·        Have you ever received an award, certificate or commendation from any group?

·        If you are a recent graduate, have you received any academic awards or scholarships?

 

How to Write Your Summary

 

A good strategy for writing your Summary statement is to do so last. First, complete each of the other sections of your resume and then review your three to five most impressive qualifications. Then compose an impactful summary statement of your most notable qualifications.

 

The phrases in your Summary should be clear, concise, powerful and direct. Rather than dress up your skills with decorative language such as “excellent,” “dynamic,” or “aggressive,” let your accomplishments and qualifications speak for themselves.

 

Evaluate and measure the results of your achievements and write achievement statements in measurable terms. Consider upgrading your existing resume phrases and job descriptions to more powerful statements that measure your results and demonstrate your success:

 

Before:

Public Relations specialist with excellent written and communications skills

 

After:

Five years experience as a Public Relations specialist. Composed 16 press releases under tight deadlines, each achieving top-tier placement on major websites. Effectively positioned the company image during a successful merger.

 

Expert Tips

 

Consider combining your job Objective and Summary statements together into one powerful statement about you at the beginning of your resume. This allows you to include the best of both an Objective statement and Summary statement at the top of your resume, while making a strong impression to the reader about your career achievements.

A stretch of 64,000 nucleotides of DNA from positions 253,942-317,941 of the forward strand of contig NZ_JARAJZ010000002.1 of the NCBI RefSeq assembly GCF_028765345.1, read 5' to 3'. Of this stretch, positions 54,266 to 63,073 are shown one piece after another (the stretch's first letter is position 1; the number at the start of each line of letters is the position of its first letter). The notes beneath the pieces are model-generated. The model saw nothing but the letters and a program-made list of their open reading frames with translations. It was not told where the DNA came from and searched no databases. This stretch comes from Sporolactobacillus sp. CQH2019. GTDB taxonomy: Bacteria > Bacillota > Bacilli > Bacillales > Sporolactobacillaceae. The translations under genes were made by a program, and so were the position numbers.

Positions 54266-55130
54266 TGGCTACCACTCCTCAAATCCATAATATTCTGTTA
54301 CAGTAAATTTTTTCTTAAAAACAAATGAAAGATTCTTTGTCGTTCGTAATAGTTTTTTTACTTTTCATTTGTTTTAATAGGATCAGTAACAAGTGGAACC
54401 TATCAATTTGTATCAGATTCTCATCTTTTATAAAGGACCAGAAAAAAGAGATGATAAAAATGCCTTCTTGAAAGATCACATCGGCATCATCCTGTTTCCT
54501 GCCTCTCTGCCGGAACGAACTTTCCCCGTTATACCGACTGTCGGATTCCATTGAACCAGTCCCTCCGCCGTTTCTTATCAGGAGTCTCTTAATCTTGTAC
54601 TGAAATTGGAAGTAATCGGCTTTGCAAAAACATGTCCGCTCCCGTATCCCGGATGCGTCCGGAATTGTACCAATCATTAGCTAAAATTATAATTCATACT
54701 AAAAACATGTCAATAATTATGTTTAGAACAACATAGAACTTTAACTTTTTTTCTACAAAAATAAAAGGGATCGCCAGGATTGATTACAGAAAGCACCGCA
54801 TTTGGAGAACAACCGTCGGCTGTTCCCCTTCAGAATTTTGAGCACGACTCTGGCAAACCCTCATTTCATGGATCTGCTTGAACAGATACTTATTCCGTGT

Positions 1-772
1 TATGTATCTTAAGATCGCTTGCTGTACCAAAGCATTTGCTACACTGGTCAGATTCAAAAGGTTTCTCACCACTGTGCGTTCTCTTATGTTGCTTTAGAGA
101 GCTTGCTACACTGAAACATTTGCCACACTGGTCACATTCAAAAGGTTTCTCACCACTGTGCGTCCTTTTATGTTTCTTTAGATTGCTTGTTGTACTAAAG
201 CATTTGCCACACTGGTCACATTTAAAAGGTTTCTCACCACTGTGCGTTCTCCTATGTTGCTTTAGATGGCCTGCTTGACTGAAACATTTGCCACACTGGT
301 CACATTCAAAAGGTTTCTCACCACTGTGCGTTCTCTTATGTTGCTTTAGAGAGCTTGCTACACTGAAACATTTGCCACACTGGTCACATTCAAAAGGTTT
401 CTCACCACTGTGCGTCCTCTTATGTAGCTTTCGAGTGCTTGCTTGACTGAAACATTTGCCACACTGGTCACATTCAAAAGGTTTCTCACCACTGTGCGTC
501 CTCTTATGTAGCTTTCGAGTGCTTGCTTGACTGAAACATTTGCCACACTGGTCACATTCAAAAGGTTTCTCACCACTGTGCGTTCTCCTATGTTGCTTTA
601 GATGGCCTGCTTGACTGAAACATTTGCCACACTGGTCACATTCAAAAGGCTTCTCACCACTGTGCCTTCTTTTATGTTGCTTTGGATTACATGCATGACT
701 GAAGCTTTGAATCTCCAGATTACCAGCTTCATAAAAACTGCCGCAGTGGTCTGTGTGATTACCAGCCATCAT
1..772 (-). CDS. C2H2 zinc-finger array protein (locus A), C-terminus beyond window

Marketing Executive / Vice President of Marketing / Senior Brand Manager

 

Sixteen years experience as a senior marketing executive. Established five new, best-selling brands in the consumer electronics industry in less than three years. Able to coordinate the efforts of many to meet organizational goals. Decision-maker with the spirit of creativity, stability and dedication.

Career Summary - Examples

 

SUMMARY

Finance Administrator offering 15 years of successful financial experience specializing in asset management. Solid business background with extensive knowledge of warehousing and distribution, risk management, financial reporting, automated accounting systems, and Department of Transportation regulations. Increased asset/purchasing profits and operating efficiency through management and cost-effective programs. Increased efficiency of delivery schedule while reducing operating costs. Able to merge technologies and personnel into team-centered business units.

 

 

Software Project Team Leader • IT Strategy Consultant • IT Director

 

Information Technology Management Professional with 13+ years analyzing, designing, consulting, deploying and managing multi-million dollar software development applications for the retail sector. Strong project management, business-focus and resource management capabilities. Recognized for influencing growth and elevating market perceptions of quality and consistency.

 

  

Business Development / Account Management / Sales

·         Over 10 years experience specializing in Sales, Account Management and Business Development.

·         Proven ability to identify and capture opportunities, expand sales and increase revenue in highly competitive industries.

·         Consistently exceeded sales goals by an average of 150% ranked in the top 10 of a field of 210 sales representatives. 

·         Recipient of the “Top Sales Achievement” award for outstanding contribution to the company’s bottom line. 

·         Demonstrated record of persuasive communication and assertive negotiation with strong abilities to close the deal.

 

 

CAREER PROFILE